recognized and due to the fact that it often presents in patients with a severe condition that might “mask” the HLH.

In addition to FHL, other genetic immune deficiencies may be associated with hemophagocytic syndromes. Chédiak-Higashi syndrome (OMIM 214500) with a genetic defect located in the LYST gene results in symptoms such as oculocutaneous albinism and bruising [Janka 2007]. These children’s leukocytes show giant lysosomes as a result of deficient lysosome fusion with the plasma membrane. Griscelli syndrome type 2 (OMIM 607624) is a result of mutations in the RAB27A gene. Affected children display hypopigmentation and sometimes hemophagocytosis [Janka 2007]. Finally, X-linked lymphoproliferative syndrome (XLP) (OMIM 308240) is characterized by an increased sensibility to Epstein- Barr (EBV) virus infections. The symptoms include fulminant mononucleosis, an increased risk to develop lymphoma and a hemophagocytic syndrome [Janka 2007]. XLP is caused by mutations in the SH2D1A gene. Recently a second gene causing XLP has been identified, XIAP, encoding the protein X-linked inhibitor of apoptosis protein [Rigaud et al 2006].


Familial hemophagocytic lymphohistiocytosis (FHL) is an autosomal recessive, genetically heterogeneous disorder of immune dysregulation with an incidence of 1/50000 live births [Henter et al 1991a]. The disease is characterized by fever, hepatosplenomegaly, cytopenias, hyperferritinemia, hypertriglyceridemia, hypofibrinogenemia and, sometimes, hemophagocytosis in bone marrow and/or other organs such as liver, spleen or lymph nodes [Henter et al 2004, Janka 2005, Filipovich 2006]. The symptoms are driven by a storm of inflammatory cytokines, fuelled by a massive proliferation of activated macrophages and lymphocytes. When assessed, the patients show high levels of various inflammatory cytokines such as interferon-gamma (IFN-γ), tumor necrosis factor-alpha (TNF-α), and a number of interleukins (IL). Apart from this, the patients may also develop jaundice, skin rash and edema as well as


cranial nerve deficits, and ataxia [Henter et al 2004, Janka 2005, Filipovich 2006].

In a study of 23 children with FHL, neurological symptoms were reported in 15 patients [Henter & Nennesmo 1997b]. Post mortem neuropathological examination revealed a wide variety of different findings and macroscopically the most common finding was either edema or that the brain had a normal appearance. In some patients with a severe neurological presentation, destruction of the white matter was seen. When hemophagocytosis was present, it was mainly located in the meninges.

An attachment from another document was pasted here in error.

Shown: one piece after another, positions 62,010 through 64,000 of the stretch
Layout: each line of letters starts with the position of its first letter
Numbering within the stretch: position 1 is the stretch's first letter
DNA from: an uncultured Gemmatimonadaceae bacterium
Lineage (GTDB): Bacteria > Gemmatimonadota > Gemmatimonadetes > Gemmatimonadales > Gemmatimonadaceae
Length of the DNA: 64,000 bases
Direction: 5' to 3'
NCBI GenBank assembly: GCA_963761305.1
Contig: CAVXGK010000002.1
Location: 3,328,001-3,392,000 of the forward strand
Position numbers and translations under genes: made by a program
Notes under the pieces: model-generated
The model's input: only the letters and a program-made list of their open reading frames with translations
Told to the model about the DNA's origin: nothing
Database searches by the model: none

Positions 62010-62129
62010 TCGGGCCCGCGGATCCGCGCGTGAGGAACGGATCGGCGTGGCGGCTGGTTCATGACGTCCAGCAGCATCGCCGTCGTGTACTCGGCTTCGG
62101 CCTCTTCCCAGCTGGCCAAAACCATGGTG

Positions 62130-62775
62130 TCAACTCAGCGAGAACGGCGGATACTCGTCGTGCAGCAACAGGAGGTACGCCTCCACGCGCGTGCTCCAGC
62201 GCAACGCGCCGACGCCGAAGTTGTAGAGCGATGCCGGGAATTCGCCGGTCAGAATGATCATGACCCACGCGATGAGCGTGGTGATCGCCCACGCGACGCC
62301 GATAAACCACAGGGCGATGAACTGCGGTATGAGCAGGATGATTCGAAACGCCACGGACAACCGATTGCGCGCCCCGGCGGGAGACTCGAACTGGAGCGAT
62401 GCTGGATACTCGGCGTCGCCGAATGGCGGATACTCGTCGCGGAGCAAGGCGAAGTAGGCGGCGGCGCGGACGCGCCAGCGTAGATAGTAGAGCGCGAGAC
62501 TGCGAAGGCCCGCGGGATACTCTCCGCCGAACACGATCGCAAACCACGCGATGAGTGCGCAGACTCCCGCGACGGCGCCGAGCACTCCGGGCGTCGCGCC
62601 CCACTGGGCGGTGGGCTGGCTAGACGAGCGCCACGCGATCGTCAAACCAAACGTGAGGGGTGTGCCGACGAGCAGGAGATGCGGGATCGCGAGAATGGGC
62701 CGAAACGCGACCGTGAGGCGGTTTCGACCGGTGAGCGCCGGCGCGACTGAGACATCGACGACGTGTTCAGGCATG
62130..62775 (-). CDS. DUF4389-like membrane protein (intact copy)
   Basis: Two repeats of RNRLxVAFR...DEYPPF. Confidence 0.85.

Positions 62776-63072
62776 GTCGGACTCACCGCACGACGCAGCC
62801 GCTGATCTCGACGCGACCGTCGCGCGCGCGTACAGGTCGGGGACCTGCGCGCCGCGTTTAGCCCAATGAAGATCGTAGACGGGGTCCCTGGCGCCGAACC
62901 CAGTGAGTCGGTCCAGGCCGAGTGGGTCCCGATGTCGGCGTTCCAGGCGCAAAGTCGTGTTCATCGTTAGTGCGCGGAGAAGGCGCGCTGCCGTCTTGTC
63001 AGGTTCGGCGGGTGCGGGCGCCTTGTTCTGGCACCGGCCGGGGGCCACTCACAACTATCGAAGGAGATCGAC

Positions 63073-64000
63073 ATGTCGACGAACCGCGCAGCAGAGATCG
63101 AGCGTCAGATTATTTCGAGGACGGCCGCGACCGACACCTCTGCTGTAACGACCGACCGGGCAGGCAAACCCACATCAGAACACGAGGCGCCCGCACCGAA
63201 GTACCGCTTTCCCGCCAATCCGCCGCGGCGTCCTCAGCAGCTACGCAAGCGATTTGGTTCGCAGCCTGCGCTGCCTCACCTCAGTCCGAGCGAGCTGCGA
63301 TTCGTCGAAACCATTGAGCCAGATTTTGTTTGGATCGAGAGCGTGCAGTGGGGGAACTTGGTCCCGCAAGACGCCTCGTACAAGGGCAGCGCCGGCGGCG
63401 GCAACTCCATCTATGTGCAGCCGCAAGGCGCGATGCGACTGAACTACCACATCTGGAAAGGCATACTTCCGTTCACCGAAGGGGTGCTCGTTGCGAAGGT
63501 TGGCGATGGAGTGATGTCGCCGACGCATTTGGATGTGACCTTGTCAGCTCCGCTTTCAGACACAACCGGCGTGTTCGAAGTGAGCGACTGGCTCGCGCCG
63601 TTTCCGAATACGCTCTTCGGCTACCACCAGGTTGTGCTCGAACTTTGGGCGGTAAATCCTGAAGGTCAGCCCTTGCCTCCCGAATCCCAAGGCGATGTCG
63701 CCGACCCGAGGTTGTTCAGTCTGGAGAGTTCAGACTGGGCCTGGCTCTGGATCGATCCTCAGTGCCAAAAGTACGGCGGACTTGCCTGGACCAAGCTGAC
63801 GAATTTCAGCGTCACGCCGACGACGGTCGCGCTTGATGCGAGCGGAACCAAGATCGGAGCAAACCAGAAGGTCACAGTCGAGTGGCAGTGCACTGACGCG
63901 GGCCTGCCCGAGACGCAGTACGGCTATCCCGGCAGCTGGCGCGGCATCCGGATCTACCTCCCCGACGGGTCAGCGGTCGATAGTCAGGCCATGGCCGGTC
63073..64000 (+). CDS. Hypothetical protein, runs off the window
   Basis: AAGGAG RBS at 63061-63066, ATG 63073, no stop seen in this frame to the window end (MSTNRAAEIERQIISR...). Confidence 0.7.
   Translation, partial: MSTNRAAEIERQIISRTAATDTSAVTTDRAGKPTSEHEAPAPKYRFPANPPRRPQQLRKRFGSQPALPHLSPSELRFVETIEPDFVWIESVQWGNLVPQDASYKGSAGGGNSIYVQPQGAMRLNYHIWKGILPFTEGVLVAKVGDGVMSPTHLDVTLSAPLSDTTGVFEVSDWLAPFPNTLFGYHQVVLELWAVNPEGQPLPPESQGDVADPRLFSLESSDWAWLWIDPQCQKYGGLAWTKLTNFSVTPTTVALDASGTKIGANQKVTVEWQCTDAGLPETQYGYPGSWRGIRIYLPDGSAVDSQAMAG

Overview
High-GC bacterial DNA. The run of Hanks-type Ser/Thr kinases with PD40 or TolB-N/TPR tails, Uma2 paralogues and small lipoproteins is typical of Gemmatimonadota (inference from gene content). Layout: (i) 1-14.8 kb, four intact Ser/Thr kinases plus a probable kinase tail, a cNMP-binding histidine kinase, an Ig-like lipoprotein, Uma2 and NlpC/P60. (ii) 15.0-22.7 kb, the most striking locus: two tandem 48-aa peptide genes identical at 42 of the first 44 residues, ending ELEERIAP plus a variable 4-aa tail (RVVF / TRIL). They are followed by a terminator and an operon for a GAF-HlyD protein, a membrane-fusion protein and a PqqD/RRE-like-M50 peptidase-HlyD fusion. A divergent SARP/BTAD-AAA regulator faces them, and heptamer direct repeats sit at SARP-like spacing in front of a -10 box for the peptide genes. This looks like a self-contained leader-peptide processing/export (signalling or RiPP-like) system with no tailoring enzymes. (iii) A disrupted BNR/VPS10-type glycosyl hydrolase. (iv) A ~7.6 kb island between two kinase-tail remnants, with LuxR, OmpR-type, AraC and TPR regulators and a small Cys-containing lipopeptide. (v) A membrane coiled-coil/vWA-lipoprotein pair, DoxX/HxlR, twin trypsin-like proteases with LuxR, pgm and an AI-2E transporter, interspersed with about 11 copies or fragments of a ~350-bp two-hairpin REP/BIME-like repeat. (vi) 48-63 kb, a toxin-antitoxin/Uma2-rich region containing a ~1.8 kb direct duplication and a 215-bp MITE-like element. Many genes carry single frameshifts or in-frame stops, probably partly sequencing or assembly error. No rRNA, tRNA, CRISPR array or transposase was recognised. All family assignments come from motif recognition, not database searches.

Cerebrospinal fluid (CSF) analysis in the patients varied from moderate pleocytosis and elevated protein content to more pronounced alterations.

However, in some children with central nervous system (CNS) disease, CSF analysis was normal [Henter & Nennesmo 1997b]. CNS disease as the only symptom at onset is rare, with only a few cases reported [Henter & Elinder 1992, Rostasy et al 2004]. The CNS symptoms in FHL may also sometimes mimic other disorders such as septic embolism to the brain [Turtzo et al 2007] or other neurological disorders [Feldmann et al 2005].

The symptoms of FHL can be tied directly to the over expression of cytokines.

The fever is caused by high levels of inflammatory cytokines. The hypertriglyceridemia is caused by a decrease in lipoprotein lipase activity, a direct result of high levels of TNF-α which is known to lower the activity of the lipase [Henter et al 1991c]. Activated macrophages secrete ferritin but also plasminogen activator which leads to high levels of plasmin that cleaves fibrinogen. Cytopenias are attributed to high levels of TNF-α and IFN-γ, but also to hemophagocytosis. Since not all patients show signs of hemophagocytosis at onset, despite the presence of cytopenias, the hemophagocytosis may play a secondary role in the initial stage of the disease with regard to this finding. The neurological symptoms and the hepatosplenomegaly are most likely due to the infiltration of activated macrophages and lymphocytes in these organs [Henter &

Nennesmo 1997b].